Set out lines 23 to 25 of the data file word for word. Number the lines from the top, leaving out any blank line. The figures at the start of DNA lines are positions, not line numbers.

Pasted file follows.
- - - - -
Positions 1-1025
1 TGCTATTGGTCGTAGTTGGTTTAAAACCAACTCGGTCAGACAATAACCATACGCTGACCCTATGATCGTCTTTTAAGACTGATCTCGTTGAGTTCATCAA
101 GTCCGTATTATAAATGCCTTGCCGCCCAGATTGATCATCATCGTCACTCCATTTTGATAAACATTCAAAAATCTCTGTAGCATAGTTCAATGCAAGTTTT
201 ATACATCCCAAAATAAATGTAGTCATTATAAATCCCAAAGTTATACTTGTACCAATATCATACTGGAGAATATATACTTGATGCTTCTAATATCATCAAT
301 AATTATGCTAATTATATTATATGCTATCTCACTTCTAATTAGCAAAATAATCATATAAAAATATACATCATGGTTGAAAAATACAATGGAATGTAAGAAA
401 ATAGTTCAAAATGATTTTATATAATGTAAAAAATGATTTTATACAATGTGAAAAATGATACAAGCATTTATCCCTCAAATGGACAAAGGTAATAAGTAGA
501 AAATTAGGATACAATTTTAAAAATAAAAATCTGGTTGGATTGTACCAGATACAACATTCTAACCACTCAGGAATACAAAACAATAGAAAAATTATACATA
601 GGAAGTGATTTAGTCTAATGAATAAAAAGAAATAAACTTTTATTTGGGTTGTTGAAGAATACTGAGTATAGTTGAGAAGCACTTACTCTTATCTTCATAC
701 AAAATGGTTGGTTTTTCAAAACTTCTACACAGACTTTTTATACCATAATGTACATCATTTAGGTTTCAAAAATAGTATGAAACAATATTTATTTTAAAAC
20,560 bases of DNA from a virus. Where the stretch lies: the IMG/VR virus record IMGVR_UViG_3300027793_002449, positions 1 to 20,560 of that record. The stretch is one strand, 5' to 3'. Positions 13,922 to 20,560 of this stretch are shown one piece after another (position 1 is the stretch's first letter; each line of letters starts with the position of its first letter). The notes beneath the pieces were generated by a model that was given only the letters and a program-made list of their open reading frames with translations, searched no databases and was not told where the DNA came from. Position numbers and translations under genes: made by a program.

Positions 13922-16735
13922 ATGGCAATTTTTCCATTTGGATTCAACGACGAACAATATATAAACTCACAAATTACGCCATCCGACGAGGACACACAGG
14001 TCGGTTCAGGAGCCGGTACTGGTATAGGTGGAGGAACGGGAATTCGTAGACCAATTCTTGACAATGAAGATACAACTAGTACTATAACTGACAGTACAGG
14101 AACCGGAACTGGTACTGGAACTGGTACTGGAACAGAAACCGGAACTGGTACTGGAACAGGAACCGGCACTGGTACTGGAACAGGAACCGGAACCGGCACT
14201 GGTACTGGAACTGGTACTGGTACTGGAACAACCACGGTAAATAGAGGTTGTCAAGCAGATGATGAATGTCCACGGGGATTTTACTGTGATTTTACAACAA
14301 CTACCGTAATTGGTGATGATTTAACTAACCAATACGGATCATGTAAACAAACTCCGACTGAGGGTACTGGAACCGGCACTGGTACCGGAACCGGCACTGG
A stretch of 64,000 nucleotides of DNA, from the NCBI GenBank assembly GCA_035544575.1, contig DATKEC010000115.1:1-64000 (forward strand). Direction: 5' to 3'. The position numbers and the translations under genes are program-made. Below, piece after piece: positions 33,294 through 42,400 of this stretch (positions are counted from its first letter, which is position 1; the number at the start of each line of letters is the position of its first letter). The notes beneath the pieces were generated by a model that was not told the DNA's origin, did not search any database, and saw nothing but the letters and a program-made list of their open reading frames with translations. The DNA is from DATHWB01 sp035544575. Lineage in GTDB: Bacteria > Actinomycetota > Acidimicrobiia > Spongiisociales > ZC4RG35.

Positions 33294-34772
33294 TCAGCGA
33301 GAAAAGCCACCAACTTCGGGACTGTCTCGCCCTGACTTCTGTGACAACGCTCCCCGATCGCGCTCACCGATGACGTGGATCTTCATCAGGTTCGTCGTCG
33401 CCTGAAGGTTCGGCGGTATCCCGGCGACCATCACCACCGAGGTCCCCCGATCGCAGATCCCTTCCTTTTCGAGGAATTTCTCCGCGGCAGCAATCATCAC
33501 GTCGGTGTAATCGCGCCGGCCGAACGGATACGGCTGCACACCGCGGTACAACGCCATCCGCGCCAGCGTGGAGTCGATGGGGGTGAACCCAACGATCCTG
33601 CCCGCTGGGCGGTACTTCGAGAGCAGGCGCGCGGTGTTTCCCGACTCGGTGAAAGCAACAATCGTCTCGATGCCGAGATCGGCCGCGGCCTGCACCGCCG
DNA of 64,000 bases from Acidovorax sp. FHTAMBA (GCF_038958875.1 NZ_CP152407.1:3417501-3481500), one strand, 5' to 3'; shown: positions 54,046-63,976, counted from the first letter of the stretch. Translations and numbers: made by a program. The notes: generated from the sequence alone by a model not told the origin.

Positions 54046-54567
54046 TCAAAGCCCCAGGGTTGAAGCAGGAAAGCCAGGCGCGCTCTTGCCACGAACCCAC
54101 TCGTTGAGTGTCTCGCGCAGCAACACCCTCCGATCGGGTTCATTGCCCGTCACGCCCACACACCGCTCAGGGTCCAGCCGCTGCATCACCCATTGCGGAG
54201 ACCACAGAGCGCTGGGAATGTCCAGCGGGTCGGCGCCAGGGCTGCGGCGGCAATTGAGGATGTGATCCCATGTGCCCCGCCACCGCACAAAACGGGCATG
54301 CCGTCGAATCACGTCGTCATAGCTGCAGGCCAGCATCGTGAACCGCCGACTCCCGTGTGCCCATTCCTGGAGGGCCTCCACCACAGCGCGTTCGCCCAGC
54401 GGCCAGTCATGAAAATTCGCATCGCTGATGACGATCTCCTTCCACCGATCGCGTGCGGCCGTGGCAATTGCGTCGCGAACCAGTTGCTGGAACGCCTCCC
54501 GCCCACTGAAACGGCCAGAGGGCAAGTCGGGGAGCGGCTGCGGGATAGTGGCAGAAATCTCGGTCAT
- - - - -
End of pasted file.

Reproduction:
33601 CCCGCTGGGCGGTACTTCGAGAGCAGGCGCGCGGTGTTTCCCGACTCGGTGAAAGCAACAATCGTCTCGATGCCGAGATCGGCCGCGGCCTGCACCGCCG
DNA of 64,000 bases from Acidovorax sp. FHTAMBA (GCF_038958875.1 NZ_CP152407.1:3417501-3481500), one strand, 5' to 3'; shown: positions 54,046-63,976, counted from the first letter of the stretch. Translations and numbers: made by a program. The notes: generated from the sequence alone by a model not told the origin.

Positions 54046-54567